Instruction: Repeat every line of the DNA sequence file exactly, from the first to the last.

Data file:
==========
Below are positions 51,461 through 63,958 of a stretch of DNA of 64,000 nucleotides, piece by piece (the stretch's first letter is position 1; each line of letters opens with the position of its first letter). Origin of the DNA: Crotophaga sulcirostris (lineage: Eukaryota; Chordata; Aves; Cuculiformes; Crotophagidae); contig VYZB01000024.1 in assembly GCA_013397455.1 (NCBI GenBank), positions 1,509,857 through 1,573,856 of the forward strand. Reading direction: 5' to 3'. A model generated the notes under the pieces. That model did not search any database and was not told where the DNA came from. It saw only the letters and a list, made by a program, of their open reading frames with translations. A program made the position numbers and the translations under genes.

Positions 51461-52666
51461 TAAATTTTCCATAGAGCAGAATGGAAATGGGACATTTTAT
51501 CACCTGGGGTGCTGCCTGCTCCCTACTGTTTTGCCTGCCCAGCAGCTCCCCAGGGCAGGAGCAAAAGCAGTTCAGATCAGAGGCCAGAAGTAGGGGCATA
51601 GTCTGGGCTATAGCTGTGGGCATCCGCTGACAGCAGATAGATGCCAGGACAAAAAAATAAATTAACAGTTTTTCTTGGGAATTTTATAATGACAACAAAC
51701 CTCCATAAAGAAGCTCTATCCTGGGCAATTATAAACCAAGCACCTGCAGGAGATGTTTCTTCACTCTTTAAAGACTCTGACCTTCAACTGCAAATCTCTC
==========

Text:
Below are positions 51,461 through 63,958 of a stretch of DNA of 64,000 nucleotides, piece by piece (the stretch's first letter is position 1; each line of letters opens with the position of its first letter). Origin of the DNA: Crotophaga sulcirostris (lineage: Eukaryota; Chordata; Aves; Cuculiformes; Crotophagidae); contig VYZB01000024.1 in assembly GCA_013397455.1 (NCBI GenBank), positions 1,509,857 through 1,573,856 of the forward strand. Reading direction: 5' to 3'. A model generated the notes under the pieces. That model did not search any database and was not told where the DNA came from. It saw only the letters and a list, made by a program, of their open reading frames with translations. A program made the position numbers and the translations under genes.

Positions 51461-52666
51461 TAAATTTTCCATAGAGCAGAATGGAAATGGGACATTTTAT
51501 CACCTGGGGTGCTGCCTGCTCCCTACTGTTTTGCCTGCCCAGCAGCTCCCCAGGGCAGGAGCAAAAGCAGTTCAGATCAGAGGCCAGAAGTAGGGGCATA
51601 GTCTGGGCTATAGCTGTGGGCATCCGCTGACAGCAGATAGATGCCAGGACAAAAAAATAAATTAACAGTTTTTCTTGGGAATTTTATAATGACAACAAAC
51701 CTCCATAAAGAAGCTCTATCCTGGGCAATTATAAACCAAGCACCTGCAGGAGATGTTTCTTCACTCTTTAAAGACTCTGACCTTCAACTGCAAATCTCTC